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More than 1 in 10 secondary school children have used e-cigarettes

Study reveals that 5.8% of primary-school children (10–11 years) and 12.3% of secondary school children (11–16 years) have used e-cigarettes. In the image, a young boy smokes an e-cigarette

Source: Phanie / Alamy

Data from two Welsh surveys suggest that 12.3% of secondary school children (11–16 years) have used e-cigarettes

The potential of e-cigarettes as smoking cessation aids is a topic of debate and there is concern that they may act as a “gateway” to tobacco use.

Two large surveys of young people in Wales, commissioned by the Welsh government and published in BMJ Open[1] (online, 15 April 2015), reveal that 5.8% of primary school children (10–11 years) and 12.3% of secondary school children (11–16 years) had used e-cigarettes. Ever use of e-cigarettes was more common than ever use of tobacco for all age groups except the oldest (15–16 years).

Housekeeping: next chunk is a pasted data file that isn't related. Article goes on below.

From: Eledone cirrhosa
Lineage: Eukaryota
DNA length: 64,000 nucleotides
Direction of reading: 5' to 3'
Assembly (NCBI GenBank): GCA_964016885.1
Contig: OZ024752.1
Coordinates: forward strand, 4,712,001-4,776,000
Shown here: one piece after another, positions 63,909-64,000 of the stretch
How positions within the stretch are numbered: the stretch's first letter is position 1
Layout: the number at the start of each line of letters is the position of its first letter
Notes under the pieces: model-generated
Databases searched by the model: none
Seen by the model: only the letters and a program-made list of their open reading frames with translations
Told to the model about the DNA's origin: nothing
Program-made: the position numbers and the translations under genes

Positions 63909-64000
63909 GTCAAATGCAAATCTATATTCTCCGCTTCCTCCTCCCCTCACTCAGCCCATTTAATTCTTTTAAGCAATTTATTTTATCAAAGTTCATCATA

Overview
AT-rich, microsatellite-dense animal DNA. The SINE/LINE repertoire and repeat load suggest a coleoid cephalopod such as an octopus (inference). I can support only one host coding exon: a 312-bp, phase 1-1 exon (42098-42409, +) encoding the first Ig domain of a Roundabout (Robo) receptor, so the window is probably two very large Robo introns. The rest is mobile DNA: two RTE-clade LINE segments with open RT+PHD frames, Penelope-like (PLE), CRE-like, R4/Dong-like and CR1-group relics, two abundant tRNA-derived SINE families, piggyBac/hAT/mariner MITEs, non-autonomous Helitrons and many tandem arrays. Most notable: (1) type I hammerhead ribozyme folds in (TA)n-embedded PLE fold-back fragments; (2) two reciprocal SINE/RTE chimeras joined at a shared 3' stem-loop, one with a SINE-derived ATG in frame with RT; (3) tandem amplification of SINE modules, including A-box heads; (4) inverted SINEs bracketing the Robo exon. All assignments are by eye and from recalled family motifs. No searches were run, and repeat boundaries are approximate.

Among secondary school children, only 1.5% used the devices regularly (at least once a month). Regular use was more likely among current tobacco smokers and those who smoked cannabis.

Chief medical officer for Wales Ruth Hussey says: “I am concerned that e-cigarettes could normalise smoking among a generation which has grown up in a largely smoke-free society.” 

Citation: The Pharmaceutical Journal DOI: 10.1211/PJ.2015.20068356

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